One thing he'd like to see: students pay the same amount all four years they're in college.
It's something students say would be very helpful.
Kimberly Moore, a senior MSU student, says, "We have a budget, a monthly budget, so implementing my tuition into that and knowing a set amount would be great."
Midwestern State University's president says inflation could get in the way of making the governor's wish come true.
Dr. Jesse Rogers says, MSU president, says, "If we did not hire another professor, if we didn't add another program, if we didn't have another state, the cost of operating this university is going to go up $1 million to $1.5 million a year."
Dr. Rogers says if the university can't keep tuition at a constant amount, officials will continue to hold it as low as they can.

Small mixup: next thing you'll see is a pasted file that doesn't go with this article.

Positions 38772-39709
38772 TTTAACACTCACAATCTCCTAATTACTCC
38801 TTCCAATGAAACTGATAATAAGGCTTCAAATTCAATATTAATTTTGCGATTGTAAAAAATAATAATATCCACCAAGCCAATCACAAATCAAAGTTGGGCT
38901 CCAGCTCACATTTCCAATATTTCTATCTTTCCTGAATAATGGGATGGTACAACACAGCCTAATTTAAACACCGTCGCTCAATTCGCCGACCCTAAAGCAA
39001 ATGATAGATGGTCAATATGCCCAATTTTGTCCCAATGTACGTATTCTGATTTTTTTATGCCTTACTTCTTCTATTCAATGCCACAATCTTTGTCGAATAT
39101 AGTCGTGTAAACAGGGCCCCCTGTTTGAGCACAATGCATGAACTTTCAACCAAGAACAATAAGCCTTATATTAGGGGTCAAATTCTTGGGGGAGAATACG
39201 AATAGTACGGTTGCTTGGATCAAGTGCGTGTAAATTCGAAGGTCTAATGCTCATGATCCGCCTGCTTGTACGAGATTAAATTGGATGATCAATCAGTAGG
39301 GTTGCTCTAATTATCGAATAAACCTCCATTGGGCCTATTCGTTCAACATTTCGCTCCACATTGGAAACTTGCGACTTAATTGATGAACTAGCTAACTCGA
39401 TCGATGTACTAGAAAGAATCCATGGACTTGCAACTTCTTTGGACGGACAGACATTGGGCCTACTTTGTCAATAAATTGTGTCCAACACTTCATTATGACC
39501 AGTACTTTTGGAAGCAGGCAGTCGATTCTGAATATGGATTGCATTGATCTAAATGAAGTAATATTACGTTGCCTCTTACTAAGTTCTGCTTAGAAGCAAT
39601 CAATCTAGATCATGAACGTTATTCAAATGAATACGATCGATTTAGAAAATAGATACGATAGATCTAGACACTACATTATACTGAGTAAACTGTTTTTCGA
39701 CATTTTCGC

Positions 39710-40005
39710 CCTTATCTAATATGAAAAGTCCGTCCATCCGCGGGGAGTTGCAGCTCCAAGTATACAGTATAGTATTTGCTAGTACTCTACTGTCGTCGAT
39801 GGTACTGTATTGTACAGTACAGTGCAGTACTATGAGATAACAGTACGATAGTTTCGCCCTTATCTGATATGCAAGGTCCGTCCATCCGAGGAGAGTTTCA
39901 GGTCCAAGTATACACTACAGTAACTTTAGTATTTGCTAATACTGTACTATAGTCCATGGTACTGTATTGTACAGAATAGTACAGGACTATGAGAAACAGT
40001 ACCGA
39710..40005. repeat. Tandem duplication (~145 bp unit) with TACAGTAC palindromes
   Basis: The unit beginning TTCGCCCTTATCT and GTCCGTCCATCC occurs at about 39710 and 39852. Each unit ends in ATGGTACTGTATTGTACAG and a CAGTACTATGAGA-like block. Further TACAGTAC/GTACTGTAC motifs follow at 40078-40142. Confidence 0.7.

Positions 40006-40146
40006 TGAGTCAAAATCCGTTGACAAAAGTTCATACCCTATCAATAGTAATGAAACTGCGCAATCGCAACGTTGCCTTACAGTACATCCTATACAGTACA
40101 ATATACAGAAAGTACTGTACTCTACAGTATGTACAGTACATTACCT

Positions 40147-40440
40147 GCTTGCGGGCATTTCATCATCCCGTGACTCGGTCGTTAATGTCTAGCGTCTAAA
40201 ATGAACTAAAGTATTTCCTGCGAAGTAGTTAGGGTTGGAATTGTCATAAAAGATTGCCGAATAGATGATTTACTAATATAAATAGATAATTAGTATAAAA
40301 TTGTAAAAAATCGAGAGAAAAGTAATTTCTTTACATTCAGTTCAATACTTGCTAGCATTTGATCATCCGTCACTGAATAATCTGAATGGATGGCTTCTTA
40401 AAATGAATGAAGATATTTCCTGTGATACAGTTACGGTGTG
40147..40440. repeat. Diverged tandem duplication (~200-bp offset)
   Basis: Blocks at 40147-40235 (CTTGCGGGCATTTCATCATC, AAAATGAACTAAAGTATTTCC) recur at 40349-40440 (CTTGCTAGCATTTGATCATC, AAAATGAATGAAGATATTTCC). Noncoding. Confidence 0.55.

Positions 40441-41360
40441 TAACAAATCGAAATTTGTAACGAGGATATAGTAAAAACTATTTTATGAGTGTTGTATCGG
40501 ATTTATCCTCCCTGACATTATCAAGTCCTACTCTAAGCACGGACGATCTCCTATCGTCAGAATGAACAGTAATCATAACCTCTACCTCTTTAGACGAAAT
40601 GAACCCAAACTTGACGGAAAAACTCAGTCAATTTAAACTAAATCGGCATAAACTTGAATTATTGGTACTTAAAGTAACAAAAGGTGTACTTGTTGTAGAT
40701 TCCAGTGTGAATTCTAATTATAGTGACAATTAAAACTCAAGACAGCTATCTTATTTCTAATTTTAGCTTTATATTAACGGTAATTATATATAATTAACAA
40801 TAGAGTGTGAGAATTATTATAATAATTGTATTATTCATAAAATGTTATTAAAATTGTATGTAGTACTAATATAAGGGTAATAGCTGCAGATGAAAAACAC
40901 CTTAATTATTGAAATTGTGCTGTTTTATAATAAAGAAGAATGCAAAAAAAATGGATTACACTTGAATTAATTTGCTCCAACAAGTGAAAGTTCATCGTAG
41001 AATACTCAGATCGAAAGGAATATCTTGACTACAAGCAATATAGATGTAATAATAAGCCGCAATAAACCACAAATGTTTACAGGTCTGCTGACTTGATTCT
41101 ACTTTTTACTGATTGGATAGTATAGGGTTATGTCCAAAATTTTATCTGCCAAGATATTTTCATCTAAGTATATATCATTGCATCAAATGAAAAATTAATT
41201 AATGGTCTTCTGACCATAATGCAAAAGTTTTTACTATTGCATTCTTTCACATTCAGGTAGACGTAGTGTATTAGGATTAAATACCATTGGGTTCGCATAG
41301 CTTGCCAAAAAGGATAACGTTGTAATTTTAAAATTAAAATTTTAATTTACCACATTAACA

He added that it would be nice if the state promised colleges and universities a certain amount of funding so school boards could budget precisely.
"We have instability from the state, they're asking for stability from us. I would just ask that we go both ways with it," Dr. Rogers says.
Another request from the governor, offering a $10 thousand bachelor's degree program, books and all.
"I have one income in my home right now, and that's my husband's. I go to school full time, and it would be great to only have $10 thousand to worry about," Moore says.
Dr. Rogers says MSU's Board of Regents will consider that option.
"[That] probably could be done, we are thinking about it, we're going to put our proposal forth sometime in the next year," he says.
Governor Perry also wants to see a percentage of state funding tied to the number of students an institution graduates.